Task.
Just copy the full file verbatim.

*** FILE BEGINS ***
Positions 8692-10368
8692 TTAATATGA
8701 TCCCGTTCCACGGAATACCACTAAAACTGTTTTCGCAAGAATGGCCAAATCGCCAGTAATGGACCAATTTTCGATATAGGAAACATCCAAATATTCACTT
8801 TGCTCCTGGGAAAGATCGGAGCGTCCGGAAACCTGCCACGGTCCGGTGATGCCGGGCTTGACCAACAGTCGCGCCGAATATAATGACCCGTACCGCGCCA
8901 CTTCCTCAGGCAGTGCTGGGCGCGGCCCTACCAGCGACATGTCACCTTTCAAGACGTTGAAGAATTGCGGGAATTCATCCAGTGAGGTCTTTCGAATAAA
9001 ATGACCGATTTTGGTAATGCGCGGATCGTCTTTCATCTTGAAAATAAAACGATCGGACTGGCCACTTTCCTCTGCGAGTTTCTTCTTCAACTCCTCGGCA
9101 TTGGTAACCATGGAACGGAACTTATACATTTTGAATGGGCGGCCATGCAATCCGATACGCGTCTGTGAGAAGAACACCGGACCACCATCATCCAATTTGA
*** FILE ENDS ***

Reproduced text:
Positions 8692-10368
8692 TTAATATGA
8701 TCCCGTTCCACGGAATACCACTAAAACTGTTTTCGCAAGAATGGCCAAATCGCCAGTAATGGACCAATTTTCGATATAGGAAACATCCAAATATTCACTT
8801 TGCTCCTGGGAAAGATCGGAGCGTCCGGAAACCTGCCACGGTCCGGTGATGCCGGGCTTGACCAACAGTCGCGCCGAATATAATGACCCGTACCGCGCCA
8901 CTTCCTCAGGCAGTGCTGGGCGCGGCCCTACCAGCGACATGTCACCTTTCAAGACGTTGAAGAATTGCGGGAATTCATCCAGTGAGGTCTTTCGAATAAA
9001 ATGACCGATTTTGGTAATGCGCGGATCGTCTTTCATCTTGAAAATAAAACGATCGGACTGGCCACTTTCCTCTGCGAGTTTCTTCTTCAACTCCTCGGCA
9101 TTGGTAACCATGGAACGGAACTTATACATTTTGAATGGGCGGCCATGCAATCCGATACGCGTCTGTGAGAAGAACACCGGACCACCATCATCCAATTTGA